Whether we have museums being used in art or having art in museums are two ways in which these artists have used the concept of 'The Museum' in their work. There are many more variations of this all throughout art history and the history of how we collect, curate and display art works, artifacts and history and anthropology. It is, however, very exciting to see how artists take the museum as an institution and use it, parody it or interpret it in different ways of which this exhibition represents that diversity of what can be done with museums in a very successful way.

This is only part one of what is a two part exhibition (the second part to come in December) so I really recommend you paying this a visit.
For more details visit:

I think my own recent bias (see image above of one of my pieces of work influenced by museum collections) working with the collection of agricultural tools at The Somerset Heritage Centre could have had a distinct influence in my interest in writing this post.
But, I'm not alone in this either, Jon England (see image below) has also worked with a museum, 'The Fleet Air Arm Museum' in Yeovilton on his recent project, 'Operation Chameleon' which can be seen until December. I have written on this blog before about what I believe to be just some of the benefits of an artist working with a museum and how the presentation of that research can make certain artifacts in museums collections more accessible to the public or present new interpretations of existing collections to new audiences.

(below) The Holburne Musuem, Bath

Finally, if you are still not convinced that museums are 'where its at' then look no further than the also very recent exhibition by Grayson Perry in The British Museum, 'The tomb of the unknown craftsman' (image below) where the artist has made his distinctive styled work in the form of ceramics and tapestries and then looked to the museum collection to find pieces that are similar, or in the artists own words, 'All I could do was choose the things that fascinated and delighted me.' The result is an exhibition that combines the two old and new side by side. Perry is no stranger to working with museums and has used artifacts alongside his own collections before in the piece 'Charms of Linconshire'. I've yet to visit this exhibition and I think it goes without saying that I'm obviously going to visit it soon, but I wanted to share it with you here as it fits so well with this post. Some of Perry's observations I've read in news articles that talk about his experiences working with museums and their curators has been particularly poignant for me recalling my own experiences working with the curators in the Somerset Heritage Centre. He says, 'Curators seemed to like nothing better than showing off the treasures in their care. Their profound enthusiasm I found infectious and endearing.' So true. As you walk around these massive and often quite cold 'warehouse-like' storage spaces where all the artifacts are boxed and catalogued, there is nothing better than to be in those spaces than with someone who knows exactly where to find the thatcher's whimbrel you're looking for, or the collection of gloves maker's tools and then can tell you all about those things. It really is wonderful and that's coming from, me, someone who never studied or really liked history.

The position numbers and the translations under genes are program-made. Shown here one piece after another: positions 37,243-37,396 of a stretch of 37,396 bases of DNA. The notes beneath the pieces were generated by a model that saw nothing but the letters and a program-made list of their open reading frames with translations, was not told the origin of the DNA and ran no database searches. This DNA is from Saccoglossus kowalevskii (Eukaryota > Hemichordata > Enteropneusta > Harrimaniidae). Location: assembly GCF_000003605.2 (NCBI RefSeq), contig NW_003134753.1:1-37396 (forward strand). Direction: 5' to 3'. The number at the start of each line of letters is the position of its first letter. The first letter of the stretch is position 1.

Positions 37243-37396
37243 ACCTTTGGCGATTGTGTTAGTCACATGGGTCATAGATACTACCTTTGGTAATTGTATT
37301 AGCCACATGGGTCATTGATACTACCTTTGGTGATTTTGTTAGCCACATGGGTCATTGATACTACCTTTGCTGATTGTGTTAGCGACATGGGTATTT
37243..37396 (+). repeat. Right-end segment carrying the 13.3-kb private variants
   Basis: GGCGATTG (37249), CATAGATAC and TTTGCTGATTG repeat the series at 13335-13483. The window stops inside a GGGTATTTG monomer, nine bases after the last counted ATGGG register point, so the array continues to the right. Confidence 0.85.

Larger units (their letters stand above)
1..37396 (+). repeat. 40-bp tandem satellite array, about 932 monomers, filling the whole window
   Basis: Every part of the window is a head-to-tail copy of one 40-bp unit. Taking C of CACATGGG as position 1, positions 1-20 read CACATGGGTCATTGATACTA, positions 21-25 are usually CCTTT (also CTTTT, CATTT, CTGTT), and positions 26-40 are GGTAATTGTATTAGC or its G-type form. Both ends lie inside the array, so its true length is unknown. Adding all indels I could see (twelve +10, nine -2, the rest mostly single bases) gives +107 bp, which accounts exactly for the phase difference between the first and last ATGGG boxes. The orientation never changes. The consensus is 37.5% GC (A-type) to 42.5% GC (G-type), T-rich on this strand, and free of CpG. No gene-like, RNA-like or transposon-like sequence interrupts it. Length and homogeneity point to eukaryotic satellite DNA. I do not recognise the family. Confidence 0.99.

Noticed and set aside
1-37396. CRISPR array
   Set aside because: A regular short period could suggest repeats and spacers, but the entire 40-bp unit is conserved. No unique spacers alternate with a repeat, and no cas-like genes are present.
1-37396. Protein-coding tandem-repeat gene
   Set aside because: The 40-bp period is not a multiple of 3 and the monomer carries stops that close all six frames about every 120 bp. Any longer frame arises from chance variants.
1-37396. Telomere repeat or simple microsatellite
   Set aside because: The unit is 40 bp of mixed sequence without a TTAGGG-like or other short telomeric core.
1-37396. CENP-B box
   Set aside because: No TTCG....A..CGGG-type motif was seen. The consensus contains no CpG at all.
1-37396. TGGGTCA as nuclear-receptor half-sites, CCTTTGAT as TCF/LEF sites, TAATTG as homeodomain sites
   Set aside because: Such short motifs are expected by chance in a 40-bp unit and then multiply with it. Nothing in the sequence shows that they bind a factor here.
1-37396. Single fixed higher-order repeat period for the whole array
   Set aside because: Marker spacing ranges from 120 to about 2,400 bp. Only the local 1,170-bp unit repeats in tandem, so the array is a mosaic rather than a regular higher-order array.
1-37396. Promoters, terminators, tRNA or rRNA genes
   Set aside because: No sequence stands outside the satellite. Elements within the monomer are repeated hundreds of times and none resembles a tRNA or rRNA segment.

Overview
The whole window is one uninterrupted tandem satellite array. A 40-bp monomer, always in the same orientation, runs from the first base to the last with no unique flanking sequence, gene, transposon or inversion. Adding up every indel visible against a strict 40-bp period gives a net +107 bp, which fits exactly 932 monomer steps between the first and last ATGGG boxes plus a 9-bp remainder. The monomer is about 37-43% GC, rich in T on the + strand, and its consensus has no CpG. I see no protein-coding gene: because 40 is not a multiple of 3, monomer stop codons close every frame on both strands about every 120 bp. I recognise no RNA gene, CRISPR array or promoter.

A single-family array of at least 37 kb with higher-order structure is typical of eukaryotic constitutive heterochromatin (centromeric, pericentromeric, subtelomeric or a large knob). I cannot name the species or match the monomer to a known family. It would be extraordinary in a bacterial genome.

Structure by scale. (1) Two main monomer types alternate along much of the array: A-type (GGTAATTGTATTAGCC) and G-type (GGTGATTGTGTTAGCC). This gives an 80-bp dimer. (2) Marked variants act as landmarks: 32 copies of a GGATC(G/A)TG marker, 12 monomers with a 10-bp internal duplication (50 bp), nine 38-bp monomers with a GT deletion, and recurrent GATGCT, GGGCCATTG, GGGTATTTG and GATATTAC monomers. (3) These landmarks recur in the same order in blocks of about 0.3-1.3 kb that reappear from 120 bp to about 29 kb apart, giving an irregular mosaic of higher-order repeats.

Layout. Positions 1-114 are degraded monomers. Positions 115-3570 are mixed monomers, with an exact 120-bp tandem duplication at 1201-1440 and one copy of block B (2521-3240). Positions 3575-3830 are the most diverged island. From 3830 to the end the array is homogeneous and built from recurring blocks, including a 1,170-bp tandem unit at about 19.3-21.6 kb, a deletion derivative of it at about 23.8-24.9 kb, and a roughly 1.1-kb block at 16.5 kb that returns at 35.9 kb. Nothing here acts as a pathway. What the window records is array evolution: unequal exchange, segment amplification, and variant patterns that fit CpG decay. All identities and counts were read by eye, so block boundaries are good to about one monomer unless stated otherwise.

So, with lots of attention on all these newly opened museums there's a lot of opportunity to discover and re-discover some remarkable objects, people and stories. Museums don't necessarily always hold the truth, with a lot of theorists believing that history has always been a matter or interpretation and who has been doing the interpreting. This leads the way nicely for artists to make their own interpretations or accept existing ones and how we may then choose to use that knowledge in our own work or to say something about our own time.

That is where things start to get really exciting.

For more details on 'The Tomb of the unknown Craftsman' click on the link below:

1 comment:

  1. It sounds cool: museum of museums. Iwanna visit it, it's really interesting.